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  1. #1
    Join Date
    Dec 2009
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    Neenah, Wisconsin is about 40 miles south of Green Bay's Lambeau Field.
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    1,951

    Default Time for New Tires?

    Due to all the Down Time with this virus I decided to pull the tires off the trailer, check the bearings, rotate, etc. Glad I did, as you can see from the picture there are small cracks appearing on both tires. This is a view of the inside of the tire, the outside looks fine. Original tires for the trailer that is six years old, tread is like-new. Wondering if I should replace them now or wait until fall as the trailer is used very little during the summer. Any thoughts?


  2. #2
    Join Date
    Dec 2014
    Location
    Oakdale MN
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    2,202

    Default

    Looks like the cracking is from being parked for some time with tires in same position. Possibly with low air pressure.
    Kinda also looks like it could be heat related, again possibly low air pressure.
    Personally I would replace, not knowing what you mean by not used much in summer months.
    My current trailer is used year round. When I used to park trailer in summer, I would put on jack stands, to keep rubber off the ground.

  3. #3
    Join Date
    Dec 2009
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    Neenah, Wisconsin is about 40 miles south of Green Bay's Lambeau Field.
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    Default

    During the summer maybe 3 or 4 trips around town with landscaping supplies, no long trips, no highway miles. Putting it on jack stands is a good idea, I think I'll start doing that over long periods.

    Curious though, why on the inside only? Both tires.

  4. #4
    Join Date
    Dec 2009
    Location
    Waunakee, Wi
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    592

    Default

    I agree with Sweeperguy that I'd replace them. I'm also speaking upon experience from this season as I had ten year old tires on my trailer that one of them blew out about 15 minutes from home. It tore out the fender and put some road rash on the side of the trailer. I rotated the tires every other year and always had the proper pressure in them and was hoping for one more season as I already stuck enough moola in the brakes and bearings 2 weeks earlier. So, needless to say I put 4 new tires on too! So, in summary, I'd change them!

  5. #5
    Join Date
    Dec 2009
    Location
    Hortonville, Wi
    Posts
    8,170

    Default

    I’d change em, but wait until after the summer heat. I coat my tires in wd40 when I store it to keep them from drying out.

  6. #6
    Join Date
    Mar 2019
    Location
    Minnesota
    Posts
    145

    Default

    Tandem axles? Get them aligned. Many people don't realize this can be done.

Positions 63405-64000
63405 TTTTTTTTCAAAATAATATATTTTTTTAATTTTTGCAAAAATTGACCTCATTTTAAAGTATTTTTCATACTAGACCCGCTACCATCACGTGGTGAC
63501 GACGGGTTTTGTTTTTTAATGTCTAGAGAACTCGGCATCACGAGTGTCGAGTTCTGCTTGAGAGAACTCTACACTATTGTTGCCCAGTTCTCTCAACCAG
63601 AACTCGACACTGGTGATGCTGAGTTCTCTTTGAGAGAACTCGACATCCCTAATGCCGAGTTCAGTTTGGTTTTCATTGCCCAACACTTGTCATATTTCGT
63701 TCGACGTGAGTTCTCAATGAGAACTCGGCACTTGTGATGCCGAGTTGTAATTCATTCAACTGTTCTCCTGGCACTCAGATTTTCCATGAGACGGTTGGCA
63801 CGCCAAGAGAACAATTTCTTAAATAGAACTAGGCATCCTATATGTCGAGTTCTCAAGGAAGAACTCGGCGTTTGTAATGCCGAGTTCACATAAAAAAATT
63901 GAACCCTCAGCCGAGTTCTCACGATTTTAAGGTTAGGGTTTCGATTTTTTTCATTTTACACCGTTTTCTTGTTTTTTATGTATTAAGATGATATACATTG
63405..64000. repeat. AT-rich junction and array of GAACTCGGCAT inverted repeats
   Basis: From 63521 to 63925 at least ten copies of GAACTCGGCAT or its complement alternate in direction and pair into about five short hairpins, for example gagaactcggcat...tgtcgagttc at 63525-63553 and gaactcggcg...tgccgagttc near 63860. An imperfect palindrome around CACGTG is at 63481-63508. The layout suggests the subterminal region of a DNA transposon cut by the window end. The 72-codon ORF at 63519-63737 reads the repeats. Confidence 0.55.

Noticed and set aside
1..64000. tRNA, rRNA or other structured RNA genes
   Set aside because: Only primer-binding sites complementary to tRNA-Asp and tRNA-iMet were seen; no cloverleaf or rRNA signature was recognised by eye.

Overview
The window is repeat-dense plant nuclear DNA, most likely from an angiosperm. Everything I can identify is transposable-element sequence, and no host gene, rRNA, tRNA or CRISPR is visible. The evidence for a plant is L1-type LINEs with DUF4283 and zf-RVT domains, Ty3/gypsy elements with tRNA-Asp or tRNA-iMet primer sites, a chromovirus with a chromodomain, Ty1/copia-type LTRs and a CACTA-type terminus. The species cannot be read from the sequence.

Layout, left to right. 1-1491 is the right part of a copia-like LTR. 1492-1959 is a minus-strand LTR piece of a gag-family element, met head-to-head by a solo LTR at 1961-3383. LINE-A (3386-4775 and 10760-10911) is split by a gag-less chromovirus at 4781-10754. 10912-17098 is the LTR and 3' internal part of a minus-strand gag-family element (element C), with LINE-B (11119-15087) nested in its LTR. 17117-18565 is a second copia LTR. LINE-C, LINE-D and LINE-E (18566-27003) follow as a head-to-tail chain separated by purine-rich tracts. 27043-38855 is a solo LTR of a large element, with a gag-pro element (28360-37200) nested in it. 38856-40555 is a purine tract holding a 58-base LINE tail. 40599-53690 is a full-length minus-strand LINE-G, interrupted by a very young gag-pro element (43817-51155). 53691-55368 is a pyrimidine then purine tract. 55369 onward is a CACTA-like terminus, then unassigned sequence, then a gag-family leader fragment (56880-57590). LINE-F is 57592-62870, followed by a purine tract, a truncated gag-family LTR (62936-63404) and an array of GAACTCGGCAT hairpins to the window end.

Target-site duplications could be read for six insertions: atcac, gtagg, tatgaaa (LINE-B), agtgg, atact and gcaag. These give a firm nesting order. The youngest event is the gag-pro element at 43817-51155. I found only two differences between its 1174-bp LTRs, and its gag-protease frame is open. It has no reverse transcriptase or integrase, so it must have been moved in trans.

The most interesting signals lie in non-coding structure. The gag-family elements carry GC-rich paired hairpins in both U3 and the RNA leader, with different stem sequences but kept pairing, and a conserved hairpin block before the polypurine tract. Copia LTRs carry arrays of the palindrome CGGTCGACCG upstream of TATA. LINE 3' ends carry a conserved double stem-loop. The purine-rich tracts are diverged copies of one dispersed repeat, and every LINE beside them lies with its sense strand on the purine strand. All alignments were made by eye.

7. #7
    Join Date
    Dec 2009
    Location
    NE Pa
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    974

    Default

    I would replace NOW< why risk a failure and the inconvenience of changing road side, not to mention the safety of it!
    why wait, to save a few penny's on some MILD wear and tear from low summer use?
    there tires, there made to be replaced and why they come with dates on them, my rule of thumb is I replace my trailer tires , all the more so on these smaller one,s that turn at HIGH speeds to keep up with the bigger one's on my truck!, as I might be prone to over speed limit speeds now and then LOL

    I rather not have tire issue's in season or out of season, that try and get the most life and miles out of tires
    flats suck, blowouts even worse!

    this has been the best place I have found to get tires online, too, if you care to look!

    https://recstuff.com/trailer-tires-w...enda-loadstar/


    I would also highly recommend while your looking at trailer, inspect your trailers axles, the mounts on the axles where they bolt to frame and the frame and the spacer between axle mounts and frame, as they too are wear and tear items , that fail faster than other parts on trailers!
    its something many forget to look at! yet are on every aluminum framed trailer!
    Last edited by mrbb; 04-06-2020 at 02:15 PM.

  8. #8
    Join Date
    Feb 2012
    Location
    South and North Wisconsin
    Posts
    236

    Default

    Quote Originally Posted by mrbb View Post
    I would replace NOW< why risk a failure and the inconvenience of changing road side, not to mention the safety of it!
    why wait, to save a few penny's on some MILD wear and tear from low summer use?
    there tires, there made to be replaced and why they come with dates on them, my rule of thumb is I replace my trailer tires , all the more so on these smaller one,s that turn at HIGH speeds to keep up with the bigger one's on my truck!, as I might be prone to over speed limit speeds now and then LOL

    I rather not have tire issue's in season or out of season, that try and get the most life and miles out of tires
    flats suck, blowouts even worse!

    this has been the best place I have found to get tires online, too, if you care to look!

    https://recstuff.com/trailer-tires-w...enda-loadstar/


    I would also highly recommend while your looking at trailer, inspect your trailers axles, the mounts on the axles where they bolt to frame and the frame and the spacer between axle mounts and frame, as they too are wear and tear items , that fail faster than other parts on trailers!
    its something many forget to look at! yet are on every aluminum framed trailer!
    In February we saw some guy that lost BOTH his snowmo trailer axles heading south near Wausau. Rode on its belly until he got it stopped on the shoulder. Bet it was that section of highway 51 south of 8 that did him in.
    As for tires, I check for cracks in the grooves of the tread. These might be OK for trailering around town, but several 12 hour driving trips per season at highway speeds....
    Attachment 61479

  9. #9
    Join Date
    Dec 2009
    Location
    NE Pa
    Posts
    974

    Default

    the larger problem is, you cannot see the damages on the INSIDE of the tire, as they don't just crack on the outside
    and this is why they date things and recommend time frames to replace, regardless of how they look on the outside!

  10. #10
    Join Date
    Dec 2009
    Location
    Neenah, Wisconsin is about 40 miles south of Green Bay's Lambeau Field.
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    1,951

    Default

    Quote Originally Posted by mrbb View Post
    the larger problem is, you cannot see the damages on the INSIDE of the tire,